One question for you. A situation where perhaps a few people are travelling together (family/ friends) and one of them is told they cannot continue. Did this happen with any of those who were told they could not continue? If so, what did the rest of the group do?
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Old 9th September 2011, 14:43   #64
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Default Re: When I Went Walking To Tibet - Kailash Mansarovar Yatra-2011

Quote:
Originally Posted by selfdrive View Post
I superliked the picture of Om Parbat, can make out how it is shaped. Great work sir!

One question for you. A situation where perhaps a few people are travelling together (family/ friends) and one of them is told they cannot continue. Did this happen with any of those who were told they could not continue? If so, what did the rest of the group do?
I am posting a pic of "Om Parbat" that i had clicked on my trip to Kailash Manasarovar in 1995. We followed the exact same route as Deky albeit with a few changes. We had reached around noon on a very cloudy and wet morning. We were all sad that Om Parbat was not visible as we had all been praying for a good view all through the trek.

After about an hour the clouds parted and we had brilliant sunshine for the rest of the day till 5 pm. We all sat out in front and soaked in the view i am sharing with u all now..i hope Deky will not mind the intrusion
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Old 9th September 2011, 14:47   #65
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Default Re: When I Went Walking To Tibet - Kailash Mansarovar Yatra-2011

Sorry folks..i was unable to post the pic as the scanned pic exceeded the forum limit of 1.00 Mb for the pic. It was 1.03 Mb.

I hope i dont get into trouble for this useless post.

I can email the snap to any and everyone who wants it from yahoo mail if you PM your email addresses to me.

Last edited by Manuuj : 9th September 2011 at 14:50.
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Old 9th September 2011, 15:07   #66
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Default Re: When I Went Walking To Tibet - Kailash Mansarovar Yatra-2011

Quote:
Originally Posted by Manuuj View Post
Sorry folks..i was unable to post the pic as the scanned pic exceeded the forum limit of 1.00 Mb for the pic. It was 1.03 Mb.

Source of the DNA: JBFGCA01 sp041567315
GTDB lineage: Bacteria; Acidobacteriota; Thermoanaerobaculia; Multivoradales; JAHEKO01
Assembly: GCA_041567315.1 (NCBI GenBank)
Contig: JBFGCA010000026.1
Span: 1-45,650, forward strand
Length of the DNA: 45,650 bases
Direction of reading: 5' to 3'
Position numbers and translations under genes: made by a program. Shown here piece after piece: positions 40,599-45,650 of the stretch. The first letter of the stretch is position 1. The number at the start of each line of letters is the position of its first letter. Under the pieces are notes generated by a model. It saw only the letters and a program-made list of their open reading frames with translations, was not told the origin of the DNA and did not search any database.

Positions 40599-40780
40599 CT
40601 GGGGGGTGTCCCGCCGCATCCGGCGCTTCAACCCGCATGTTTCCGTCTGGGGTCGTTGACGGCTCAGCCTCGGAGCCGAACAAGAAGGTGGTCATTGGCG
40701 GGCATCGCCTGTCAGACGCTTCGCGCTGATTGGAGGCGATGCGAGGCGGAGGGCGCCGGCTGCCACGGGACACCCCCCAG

I hope i dont get into trouble for this useless post.

I can email the snap to any and everyone who wants it from yahoo mail if you PM your email addresses to me.
Manuuj, you can resize the pic a little bit and post.

use some software like Irfanview to reduce the size.
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Old 9th September 2011, 15:25   #67
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Quote:
Originally Posted by simply_sunny001 View Post
Manuuj, you can resize the pic a little bit and post.

use some software like Irfanview to reduce the size.
Thanks simply_sunny001!! here is my second attempt.
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Old 9th September 2011, 20:58   #68
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Default Day12: Nabhidhang To Lipulekh Pass To Taklakot

DAY12: NABHIDHANG TO LIPULEKH PASS TO TAKLAKOT


I shall divide this journey in two parts
  • Nabhidhang to Lipulekh pass
  • Lipulekh To Taklakot
Approximate elevation from Nabhidhang till Taklakot
When I Went Walking To Tibet - Kailash Mansarovar Yatra-2011-7nabhidhangtaklakot-altitude.jpg

Nabhidhang to Lipulekh pass

Nabhidhang: 4324 mtrs
Lipulekh Pass: 5334 mtrs
Distance: 9kms
Time taken: 5 hrs


Route profile from Nabhidhang to Lipulekh
When I Went Walking To Tibet - Kailash Mansarovar Yatra-2011-7nabhidhanglipulekh.jpg

To start at 0230 hours we had to get up latest by 0200 hrs and we all managed somehow after getting only a few hours of sleep. Today would be a test of our stamina our will power and our ability to cope with unknown challenges thrown towards us by nature.

Apart from it being total darkness, it was raining and it was freezing too. Luckily it was not windy but still the cold was bone chilling. I got myself covered under 6 layers of clothing’s and was dying to move out. Dying to move out only because walking would have got some warmth in me and my limbs would not be as numb as they were now.